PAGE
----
Portland Center Stage Young Americans Portland Oregon

Linfield Theatre thinks outside the pandemic box

Yamhill County calendar: A "season like no other" on campus, plus a watercolor show and film festival preview.

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The pandemic has forced artists in every discipline to think outside the box, so I’m guessing that’s the analogy Linfield University’s Theatre department had in mind when it plowed into its 101st season Friday with an evening of improvisational sketches titled Out of the Box.

Students performed the live sketch comedy not before a live audience in the auditorium, but before audience members watching the live show on Linfield’s YouTube channel from home, regardless of whether home was a dorm room on the McMinnville campus or not; the show broadcast free to anyone with an internet connection.

They’re calling it “A Season Like No Other,” which it obviously is.

Out of the Box amounted to just more than an hour’s worth of sketches very much bound up with the present political and cultural moment, written and performed by a troupe of student actors and writers on a giant tic-tac-toe-style checkerboard with only a few set pieces constructed with what appeared to be PVC pipe. Graffiti adorned the rear wall: BLACK LIVES MATTER. SAY HER NAME. AMERICA IS BURNING.

Linfield Theatre students (from left) Caroline Calvano, Avery Witty, Sam Hannagan, Brielle Kromer (on ladder in back), Sara Cerda (on floor), Jordan Tate, and Sarah Ornelas perform an improvisational sketch during rehearsal for “Out of the Box.” The show can be seen on Linfield Theatre’s YouTube channel. Photo courtesy: Linfield Theatre
Linfield Theatre students (from left) Caroline Calvano, Avery Witty, Sam Hannagan, Brielle Kromer (on ladder in back), Sara Cerda (on floor), Jordan Tate, and Sarah Ornelas perform an improvisational sketch during rehearsal for “Out of the Box.” Photo courtesy: Linfield Theatre

Pieces were titled Womb to Tomb, We Don’t Need No Distance Education, A La Carte, and BBM in a TLB. Students wore transparent face masks. Student directors Clementine Doresey and Hailee Foster were assisted in putting the evening together by theater professors Derek Lane and Janet Gupton. With no copyright issues involved, the shows remain archived on the channel, available to watch anytime.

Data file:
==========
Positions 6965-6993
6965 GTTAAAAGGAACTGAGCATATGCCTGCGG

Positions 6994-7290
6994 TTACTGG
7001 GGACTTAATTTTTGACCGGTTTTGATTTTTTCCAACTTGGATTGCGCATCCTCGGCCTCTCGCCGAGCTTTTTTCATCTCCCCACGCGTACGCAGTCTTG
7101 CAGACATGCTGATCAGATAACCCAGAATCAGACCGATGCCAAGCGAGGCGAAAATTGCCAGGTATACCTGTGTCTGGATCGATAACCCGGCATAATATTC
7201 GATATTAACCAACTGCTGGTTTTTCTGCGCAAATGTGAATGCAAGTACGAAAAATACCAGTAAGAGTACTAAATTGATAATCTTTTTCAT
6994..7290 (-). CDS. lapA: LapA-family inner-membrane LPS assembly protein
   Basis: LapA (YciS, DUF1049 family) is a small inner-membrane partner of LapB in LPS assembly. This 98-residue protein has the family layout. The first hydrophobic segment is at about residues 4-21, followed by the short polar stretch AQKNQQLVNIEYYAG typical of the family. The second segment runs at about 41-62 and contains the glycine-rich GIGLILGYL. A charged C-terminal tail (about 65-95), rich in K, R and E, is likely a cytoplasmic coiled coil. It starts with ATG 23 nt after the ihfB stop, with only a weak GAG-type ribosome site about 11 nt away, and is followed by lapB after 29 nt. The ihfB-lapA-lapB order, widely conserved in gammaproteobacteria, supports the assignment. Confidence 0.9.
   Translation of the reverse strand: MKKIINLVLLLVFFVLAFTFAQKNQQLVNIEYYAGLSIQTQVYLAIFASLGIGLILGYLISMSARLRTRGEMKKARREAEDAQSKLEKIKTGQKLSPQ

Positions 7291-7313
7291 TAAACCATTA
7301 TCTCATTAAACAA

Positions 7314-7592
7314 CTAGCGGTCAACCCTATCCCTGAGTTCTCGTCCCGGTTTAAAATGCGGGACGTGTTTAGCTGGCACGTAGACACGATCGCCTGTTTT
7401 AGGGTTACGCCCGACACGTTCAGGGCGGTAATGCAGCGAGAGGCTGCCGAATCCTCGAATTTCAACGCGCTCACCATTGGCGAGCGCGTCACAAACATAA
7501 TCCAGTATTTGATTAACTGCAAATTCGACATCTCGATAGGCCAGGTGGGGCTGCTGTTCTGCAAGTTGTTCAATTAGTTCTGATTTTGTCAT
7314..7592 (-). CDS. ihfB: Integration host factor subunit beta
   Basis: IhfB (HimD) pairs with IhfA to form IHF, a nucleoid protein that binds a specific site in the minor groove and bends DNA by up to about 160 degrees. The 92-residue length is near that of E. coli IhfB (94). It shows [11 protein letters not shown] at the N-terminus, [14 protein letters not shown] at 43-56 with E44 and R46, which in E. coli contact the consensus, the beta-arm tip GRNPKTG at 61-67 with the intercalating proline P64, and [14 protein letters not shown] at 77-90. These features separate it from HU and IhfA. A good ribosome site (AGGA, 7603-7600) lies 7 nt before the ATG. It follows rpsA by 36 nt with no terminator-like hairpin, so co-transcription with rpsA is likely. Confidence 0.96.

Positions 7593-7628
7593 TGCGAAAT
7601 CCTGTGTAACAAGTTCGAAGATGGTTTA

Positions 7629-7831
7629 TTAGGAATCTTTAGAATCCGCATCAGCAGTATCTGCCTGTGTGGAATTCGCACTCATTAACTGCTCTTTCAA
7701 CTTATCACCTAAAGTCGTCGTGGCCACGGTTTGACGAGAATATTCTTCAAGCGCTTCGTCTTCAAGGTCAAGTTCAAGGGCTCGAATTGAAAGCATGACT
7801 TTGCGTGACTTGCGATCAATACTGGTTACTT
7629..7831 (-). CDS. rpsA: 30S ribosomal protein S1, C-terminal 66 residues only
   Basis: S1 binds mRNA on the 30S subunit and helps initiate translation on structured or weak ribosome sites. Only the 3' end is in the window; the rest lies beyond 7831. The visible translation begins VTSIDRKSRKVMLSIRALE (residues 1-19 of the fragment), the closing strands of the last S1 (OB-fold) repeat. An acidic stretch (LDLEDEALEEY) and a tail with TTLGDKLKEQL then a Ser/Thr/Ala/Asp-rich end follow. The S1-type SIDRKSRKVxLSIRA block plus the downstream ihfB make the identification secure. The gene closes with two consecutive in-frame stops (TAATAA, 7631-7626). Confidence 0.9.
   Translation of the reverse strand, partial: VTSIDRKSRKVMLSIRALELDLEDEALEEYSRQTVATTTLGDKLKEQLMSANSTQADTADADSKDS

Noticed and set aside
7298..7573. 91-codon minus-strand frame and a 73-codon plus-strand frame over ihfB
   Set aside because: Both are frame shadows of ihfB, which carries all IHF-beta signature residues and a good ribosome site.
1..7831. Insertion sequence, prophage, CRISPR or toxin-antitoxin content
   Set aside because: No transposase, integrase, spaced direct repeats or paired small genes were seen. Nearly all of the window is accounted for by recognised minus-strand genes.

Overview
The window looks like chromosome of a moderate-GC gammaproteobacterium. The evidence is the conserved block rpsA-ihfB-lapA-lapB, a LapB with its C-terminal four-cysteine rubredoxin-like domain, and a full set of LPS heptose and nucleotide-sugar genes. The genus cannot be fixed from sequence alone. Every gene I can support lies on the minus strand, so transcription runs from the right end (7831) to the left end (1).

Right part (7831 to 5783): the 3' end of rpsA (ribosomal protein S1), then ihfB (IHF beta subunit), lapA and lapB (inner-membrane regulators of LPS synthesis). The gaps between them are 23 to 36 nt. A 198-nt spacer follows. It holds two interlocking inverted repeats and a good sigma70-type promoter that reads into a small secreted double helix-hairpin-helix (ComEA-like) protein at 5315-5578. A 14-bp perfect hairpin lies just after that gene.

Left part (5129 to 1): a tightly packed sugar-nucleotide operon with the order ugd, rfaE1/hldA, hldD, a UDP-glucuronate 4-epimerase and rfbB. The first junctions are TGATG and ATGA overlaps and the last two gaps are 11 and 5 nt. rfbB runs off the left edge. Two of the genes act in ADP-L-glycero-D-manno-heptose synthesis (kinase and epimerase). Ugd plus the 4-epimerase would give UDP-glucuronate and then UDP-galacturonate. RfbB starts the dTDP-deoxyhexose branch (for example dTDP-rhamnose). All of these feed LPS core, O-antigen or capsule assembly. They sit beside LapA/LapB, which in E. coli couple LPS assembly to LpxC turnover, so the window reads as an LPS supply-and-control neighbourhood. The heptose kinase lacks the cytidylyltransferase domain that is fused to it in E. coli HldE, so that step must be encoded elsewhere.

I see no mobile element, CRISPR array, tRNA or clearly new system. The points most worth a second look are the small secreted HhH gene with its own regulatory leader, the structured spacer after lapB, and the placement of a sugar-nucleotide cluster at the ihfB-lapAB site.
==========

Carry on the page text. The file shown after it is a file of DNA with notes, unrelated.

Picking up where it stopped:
So that’s how the season will play out, at least this fall. Democratically Speaking, an interplay of voices and found text compiled by Stanford University professor Rush Rehm, will be performed at 7:30 p.m. Oct. 9 and 10. A Night in New Orleans (circa 1917) premieres at 7:30 p.m. Nov. 13. All performances will be livestreamed free and available to the public. We’ll have more on those shows closer to the date.

“To What Future,” by Maria Berg, is among the featured works in the Watercolor Society of Oregon’s show in the Chehalem Cultural Center in Newberg.
“To What Future,” by Maria Berg, is among the work in the Watercolor Society of Oregon show in the Chehalem Cultural Center in Newberg.

THE WATERCOLOR Society of Oregon’s annual exhibit, juried by Kristi Grussendorf, opens Friday in the Chehalem Cultural Center in Newberg and runs through Nov. 28. Alas, the show originally was intended to coincide with the group’s annual convention, but that part of it will not be done on premises. Between the coming explosion of watercolors in the Parrish Gallery and On the Edge: Living in the Anthropocene down the hall, there’s plenty to see in Newberg.

The McMINNVILLE Short Film Festival will screen some of the best of the best of the past nine years at a virtual event Oct. 16-18 to build excitement and raise awareness of the 10th annual festival, scheduled one way or another for February 2021. I haven’t seen all the films yet, but the ones I have seen are excellent. You can sign up for the fun here.

ARTS JOURNAL: Dark times call for dark art. I’m reading Alex Nikolavitch’s H.P. Lovecraft: He Who Wrote in the Darkness (illustrated by Gervasio-Aon-Lee) and Jonathan Maberry’s Pandemica, about a pandemic that makes COVID look quaint (illustrated by Alex Sanchez); selected essays in Dave Hickey’s Air Guitar: Essays on Art & Democracy; and Geoff Dyer’s Zona: A Book About a Film About a Journey to A Room. Also watched David Lynch: The Art Life. On a lighter note, I watched the first hilarious episode of BBC’s The Goes Wrong Show, which features plays that are in fact exquisitely orchestrated train wrecks.

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This story is supported in part by a grant from the Yamhill County Cultural Coalition, Oregon Cultural Trust, and Oregon Community Foundation.

David Bates is an award-winning Oregon journalist with more than 20 years as a newspaper editor and reporter in the Willamette Valley, covering virtually every topic imaginable and with a strong background in arts/culture journalism. He has lived in Yamhill County since 1996 and is currently a freelance writer whose clients have included the McMinnville News-RegisterOregon Wine Press, and Indulge, a food-oriented publication. He has a B.S. degree in journalism from the University of Oregon and a long history of involvement in the theater arts, acting and on occasion directing for Gallery Players of Oregon and other theaters in Oregon.

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